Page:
Read the full article by Alex Kuffner (The Providence Journal)
“PROVIDENCE — Last February, a top official with the Rhode Island Department of Health assured lawmakers that the state was on the verge of coming up with regulations on so-called ‘forever chemicals’ found in firefighting foam, cookware and food packaging that have contaminated drinking water supplies across the nation.
A drinking water standard for compounds in the per- and polyfluoroalkyl substance, or PFAS, family would be presented to Gov. Gina Raimondo’s office in March and be ready for the public to see by May, associate director of health Seema Dixit told the House Environment and Natural Resources Committee at a hearing on Feb. 6, 2020.
But that was before the start of the coronavirus outbreak, which has required an all-hands-on-deck response from the health department. The spring passed without any PFAS regulations, then summer and fall.
Nearly a year has gone by without any word, and environmental advocates are growing nervous about where things stand with imposing limits in drinking water on the chemicals that have been linked with developmental disorders in children, cancer, hormonal problems and increases in cholesterol levels.
There are worries that the rules will be further delayed if they don’t move forward before Raimondo leaves for her new position in Washington as U.S. Secretary of Commerce.
‘We’re anxiously awaiting the announcement of PFAS regulations,’ said Amy Moses, Rhode Island director of the Conservation Law Foundation. ‘We absolutely should have safe drinking water.’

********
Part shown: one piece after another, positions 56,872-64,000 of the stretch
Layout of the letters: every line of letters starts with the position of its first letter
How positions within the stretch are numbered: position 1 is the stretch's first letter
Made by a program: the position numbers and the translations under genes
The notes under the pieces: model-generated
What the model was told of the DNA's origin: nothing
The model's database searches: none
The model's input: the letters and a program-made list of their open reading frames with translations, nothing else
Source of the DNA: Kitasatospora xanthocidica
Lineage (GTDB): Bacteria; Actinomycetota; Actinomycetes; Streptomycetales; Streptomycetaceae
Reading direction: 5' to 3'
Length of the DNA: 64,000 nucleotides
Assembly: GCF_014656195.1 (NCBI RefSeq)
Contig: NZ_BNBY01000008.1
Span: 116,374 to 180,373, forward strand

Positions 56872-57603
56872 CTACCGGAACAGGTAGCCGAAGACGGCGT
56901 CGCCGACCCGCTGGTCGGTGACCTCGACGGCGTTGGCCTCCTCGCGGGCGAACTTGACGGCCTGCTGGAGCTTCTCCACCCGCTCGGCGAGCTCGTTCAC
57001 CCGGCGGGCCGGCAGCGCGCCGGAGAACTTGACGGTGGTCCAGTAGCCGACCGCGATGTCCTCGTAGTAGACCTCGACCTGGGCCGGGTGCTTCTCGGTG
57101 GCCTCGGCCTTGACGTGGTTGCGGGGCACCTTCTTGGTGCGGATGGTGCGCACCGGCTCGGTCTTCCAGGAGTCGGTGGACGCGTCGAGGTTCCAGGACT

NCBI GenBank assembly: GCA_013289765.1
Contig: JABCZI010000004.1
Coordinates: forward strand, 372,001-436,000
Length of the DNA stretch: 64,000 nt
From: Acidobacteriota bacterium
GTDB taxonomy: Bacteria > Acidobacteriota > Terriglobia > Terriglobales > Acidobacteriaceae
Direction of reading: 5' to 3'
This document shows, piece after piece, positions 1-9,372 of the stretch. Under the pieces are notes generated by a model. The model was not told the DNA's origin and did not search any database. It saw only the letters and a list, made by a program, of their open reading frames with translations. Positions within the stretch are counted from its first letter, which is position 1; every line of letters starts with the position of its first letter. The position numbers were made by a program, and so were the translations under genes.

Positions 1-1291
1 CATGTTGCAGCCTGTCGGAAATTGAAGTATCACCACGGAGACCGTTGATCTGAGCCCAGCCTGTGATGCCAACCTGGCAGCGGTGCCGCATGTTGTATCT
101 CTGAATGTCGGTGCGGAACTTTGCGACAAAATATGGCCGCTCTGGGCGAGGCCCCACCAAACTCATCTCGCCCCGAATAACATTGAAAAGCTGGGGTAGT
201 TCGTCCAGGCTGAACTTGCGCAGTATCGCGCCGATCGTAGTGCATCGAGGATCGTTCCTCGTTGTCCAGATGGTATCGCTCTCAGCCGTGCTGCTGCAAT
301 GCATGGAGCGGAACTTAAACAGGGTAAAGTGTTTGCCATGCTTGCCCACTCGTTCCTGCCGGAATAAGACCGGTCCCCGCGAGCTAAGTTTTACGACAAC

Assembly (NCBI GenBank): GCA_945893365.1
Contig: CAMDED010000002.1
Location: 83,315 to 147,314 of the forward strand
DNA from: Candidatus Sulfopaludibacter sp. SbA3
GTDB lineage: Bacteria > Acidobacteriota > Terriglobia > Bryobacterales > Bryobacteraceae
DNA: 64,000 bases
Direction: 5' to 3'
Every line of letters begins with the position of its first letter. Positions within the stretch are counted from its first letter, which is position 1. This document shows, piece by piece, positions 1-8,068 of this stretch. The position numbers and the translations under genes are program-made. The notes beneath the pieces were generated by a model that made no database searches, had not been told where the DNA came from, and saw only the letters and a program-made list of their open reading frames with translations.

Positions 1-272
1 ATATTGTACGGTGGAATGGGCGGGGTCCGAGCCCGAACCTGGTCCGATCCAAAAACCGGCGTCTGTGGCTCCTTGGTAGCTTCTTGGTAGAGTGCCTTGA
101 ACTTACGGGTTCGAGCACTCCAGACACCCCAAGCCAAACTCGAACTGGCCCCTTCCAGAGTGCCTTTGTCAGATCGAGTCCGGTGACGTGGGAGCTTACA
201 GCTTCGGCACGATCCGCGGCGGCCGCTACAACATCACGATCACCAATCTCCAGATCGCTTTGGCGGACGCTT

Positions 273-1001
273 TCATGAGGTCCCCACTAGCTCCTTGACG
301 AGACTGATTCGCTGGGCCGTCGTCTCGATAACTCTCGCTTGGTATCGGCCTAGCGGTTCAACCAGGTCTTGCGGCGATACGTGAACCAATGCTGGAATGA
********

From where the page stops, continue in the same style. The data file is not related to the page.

A spokeswoman for the health department referred questions about approval of the regulations to the governor’s office, adding that the department is preparing materials on the PFAS issue for Lt. Gov. Daniel McKee, who is set to take over from Raimondo. Audrey Lucas, spokeswoman for Raimondo, said the governor’s office has been working with the state health department and the Department of Environmental Management on the regulations. She said the health department is finalizing a written recommendation.
In November, Amy Parmenter, interim chief for the health department’s Center for Drinking Water Quality, told an environmental business group that the governor’s office was alreadyreviewing draft regulations for approval.
In her presentation to the Environmental Business Council of New England, Parmenter said she and other staff from the health department had met with the governor’s office in March and were told ‘to continue developing the regulations, but that they would get back to us once they had a chance’ to delve into something other than COVID…”